These templates are very high-level and tend to focus on value proposition, infrastructure, customers and finances. One of the most common versions (which you can find free if you search online) is the “Business Model Canvas.” Note that if you are seeking lending or investment funds, these plans may be too lean to satisfy requirements.

No matter what type of business plan you choose, be prepared to treat it as a living document. As time goes on, your business matures or there are changes in the market or with technology – you’ll probably need to adjust your plan to account for those.

#5. Plan your business finances

Do you need to organize financing to get your business started? Or, can you self-fund, or start with very little funds?

If you do need funding to get going, there are many possible avenues you can take to get it. You need to make some calculations to work out how much you will need, as this may play a role in how you decide to get the financing. Consider what you need for startup costs to set up and get going, as well as what you might need to cover ongoing expenses before you turn a profit.

You will need to consider expenses such as:

  • Licensing, permits and subscriptions
  • Legal fees
  • Equipment and inventory
  • Trademarking
  • Leases
  • Marketing
  • Utilities

It’s a good strategy to create a spreadsheet or similar document so that you can keep track of expenses. One of the core reasons that businesses fail comes down to finances – you don’t want to run into any surprises!

The question now is, how will you get the finances you need? Here are some of the most common avenues small businesses take:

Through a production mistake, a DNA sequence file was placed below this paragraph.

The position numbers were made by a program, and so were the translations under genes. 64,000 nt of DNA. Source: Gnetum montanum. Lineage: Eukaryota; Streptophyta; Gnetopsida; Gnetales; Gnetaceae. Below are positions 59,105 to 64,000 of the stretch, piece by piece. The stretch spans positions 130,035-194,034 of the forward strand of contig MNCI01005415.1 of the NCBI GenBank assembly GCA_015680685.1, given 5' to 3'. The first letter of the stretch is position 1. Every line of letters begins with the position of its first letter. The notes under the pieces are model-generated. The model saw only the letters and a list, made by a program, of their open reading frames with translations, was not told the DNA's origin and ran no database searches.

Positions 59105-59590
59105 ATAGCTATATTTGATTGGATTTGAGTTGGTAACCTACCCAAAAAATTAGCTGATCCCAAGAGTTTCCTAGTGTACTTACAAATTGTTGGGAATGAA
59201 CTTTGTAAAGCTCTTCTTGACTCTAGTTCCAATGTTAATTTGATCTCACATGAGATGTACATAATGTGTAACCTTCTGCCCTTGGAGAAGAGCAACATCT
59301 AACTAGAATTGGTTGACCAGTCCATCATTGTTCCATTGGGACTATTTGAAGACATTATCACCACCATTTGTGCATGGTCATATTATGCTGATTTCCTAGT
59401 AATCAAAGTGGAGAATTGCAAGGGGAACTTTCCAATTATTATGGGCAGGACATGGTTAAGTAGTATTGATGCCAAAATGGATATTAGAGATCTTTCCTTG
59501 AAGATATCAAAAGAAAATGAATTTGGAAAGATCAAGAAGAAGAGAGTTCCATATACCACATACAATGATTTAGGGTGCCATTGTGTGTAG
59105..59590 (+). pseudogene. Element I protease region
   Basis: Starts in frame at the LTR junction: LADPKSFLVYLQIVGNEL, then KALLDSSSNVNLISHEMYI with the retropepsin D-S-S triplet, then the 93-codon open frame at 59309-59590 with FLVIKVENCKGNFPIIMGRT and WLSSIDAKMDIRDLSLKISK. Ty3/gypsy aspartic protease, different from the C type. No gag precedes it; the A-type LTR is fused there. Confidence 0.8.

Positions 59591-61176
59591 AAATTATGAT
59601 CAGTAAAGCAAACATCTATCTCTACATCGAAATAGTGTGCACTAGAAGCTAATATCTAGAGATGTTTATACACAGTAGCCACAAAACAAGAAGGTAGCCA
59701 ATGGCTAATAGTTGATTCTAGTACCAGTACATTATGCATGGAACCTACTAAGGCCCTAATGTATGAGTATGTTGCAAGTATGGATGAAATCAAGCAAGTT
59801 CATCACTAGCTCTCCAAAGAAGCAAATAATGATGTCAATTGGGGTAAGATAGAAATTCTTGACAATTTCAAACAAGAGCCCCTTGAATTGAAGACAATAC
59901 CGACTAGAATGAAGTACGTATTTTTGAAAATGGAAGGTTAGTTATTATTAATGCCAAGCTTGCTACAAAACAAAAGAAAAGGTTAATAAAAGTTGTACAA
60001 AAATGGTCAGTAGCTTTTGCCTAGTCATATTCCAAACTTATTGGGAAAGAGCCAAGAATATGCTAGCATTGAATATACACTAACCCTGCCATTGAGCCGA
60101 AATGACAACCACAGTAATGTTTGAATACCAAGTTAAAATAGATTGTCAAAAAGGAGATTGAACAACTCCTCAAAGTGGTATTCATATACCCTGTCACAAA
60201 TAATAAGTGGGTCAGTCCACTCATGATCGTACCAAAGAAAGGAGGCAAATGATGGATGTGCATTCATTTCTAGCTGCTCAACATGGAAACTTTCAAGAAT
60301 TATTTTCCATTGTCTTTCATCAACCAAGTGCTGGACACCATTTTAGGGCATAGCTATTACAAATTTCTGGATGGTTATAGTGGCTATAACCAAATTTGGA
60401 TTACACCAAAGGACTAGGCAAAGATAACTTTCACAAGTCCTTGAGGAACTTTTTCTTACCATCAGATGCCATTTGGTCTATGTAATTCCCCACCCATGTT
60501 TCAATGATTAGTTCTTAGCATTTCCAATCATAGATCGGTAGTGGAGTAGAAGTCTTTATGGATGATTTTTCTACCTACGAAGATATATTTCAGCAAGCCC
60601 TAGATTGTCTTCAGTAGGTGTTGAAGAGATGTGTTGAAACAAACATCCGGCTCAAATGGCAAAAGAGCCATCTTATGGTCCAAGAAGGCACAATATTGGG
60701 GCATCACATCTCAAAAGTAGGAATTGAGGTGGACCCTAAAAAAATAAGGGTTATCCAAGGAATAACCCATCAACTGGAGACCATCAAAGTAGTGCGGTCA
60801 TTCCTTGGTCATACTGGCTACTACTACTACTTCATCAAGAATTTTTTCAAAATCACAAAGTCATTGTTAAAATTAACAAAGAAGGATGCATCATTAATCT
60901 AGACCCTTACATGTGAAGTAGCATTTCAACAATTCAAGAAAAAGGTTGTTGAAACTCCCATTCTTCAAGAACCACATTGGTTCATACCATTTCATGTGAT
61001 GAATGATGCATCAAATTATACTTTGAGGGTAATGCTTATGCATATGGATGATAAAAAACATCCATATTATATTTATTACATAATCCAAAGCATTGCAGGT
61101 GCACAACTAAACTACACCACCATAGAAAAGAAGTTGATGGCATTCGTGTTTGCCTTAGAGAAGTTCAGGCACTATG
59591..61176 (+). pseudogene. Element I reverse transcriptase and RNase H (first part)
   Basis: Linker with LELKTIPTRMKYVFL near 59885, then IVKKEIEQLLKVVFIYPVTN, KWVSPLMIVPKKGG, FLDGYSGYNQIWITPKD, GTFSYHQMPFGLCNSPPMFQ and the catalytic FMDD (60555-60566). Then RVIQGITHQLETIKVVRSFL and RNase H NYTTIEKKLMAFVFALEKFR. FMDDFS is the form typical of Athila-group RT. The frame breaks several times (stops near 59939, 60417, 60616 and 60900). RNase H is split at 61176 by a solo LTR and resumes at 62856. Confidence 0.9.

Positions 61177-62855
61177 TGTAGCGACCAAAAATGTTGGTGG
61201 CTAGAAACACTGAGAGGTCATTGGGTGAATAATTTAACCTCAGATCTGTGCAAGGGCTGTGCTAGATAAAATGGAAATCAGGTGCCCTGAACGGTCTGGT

1. Small business loans
  2. Credit cards (a risky prospect if interest rates are high)
  3. Business grants (Check out Grants.gov for a searchable directory of federal grants)
  4. Loans from family or friends
  5. Crowdfunding campaigns such as through Kickstarter
  6. Angel investors
  7. Bank loan or line of credit
  8. Own savings

The option that is best for you will depend upon your unique circumstances, available resources and appetite for risk. Also consider how much input you’re prepared to take from others. Angel investors may expect a certain level of input in decision-making.

How to Start a Business

#6. Make your business official

A key mistake that many small businesses have made is to skip getting all of the official permits or registrations that they need. Things such as not getting insurance for the business can come back to bite, even if that’s at a later date.

One thing to consider is setting up the business in the manner in which you intend to continue. There is something to be said for the psychological shift when someone goes from being a sole proprietor to an LLC, for example. It’s a sign to yourself that you’re taking the business seriously.

There are several potential sub-steps to making your business “official,” here are a few: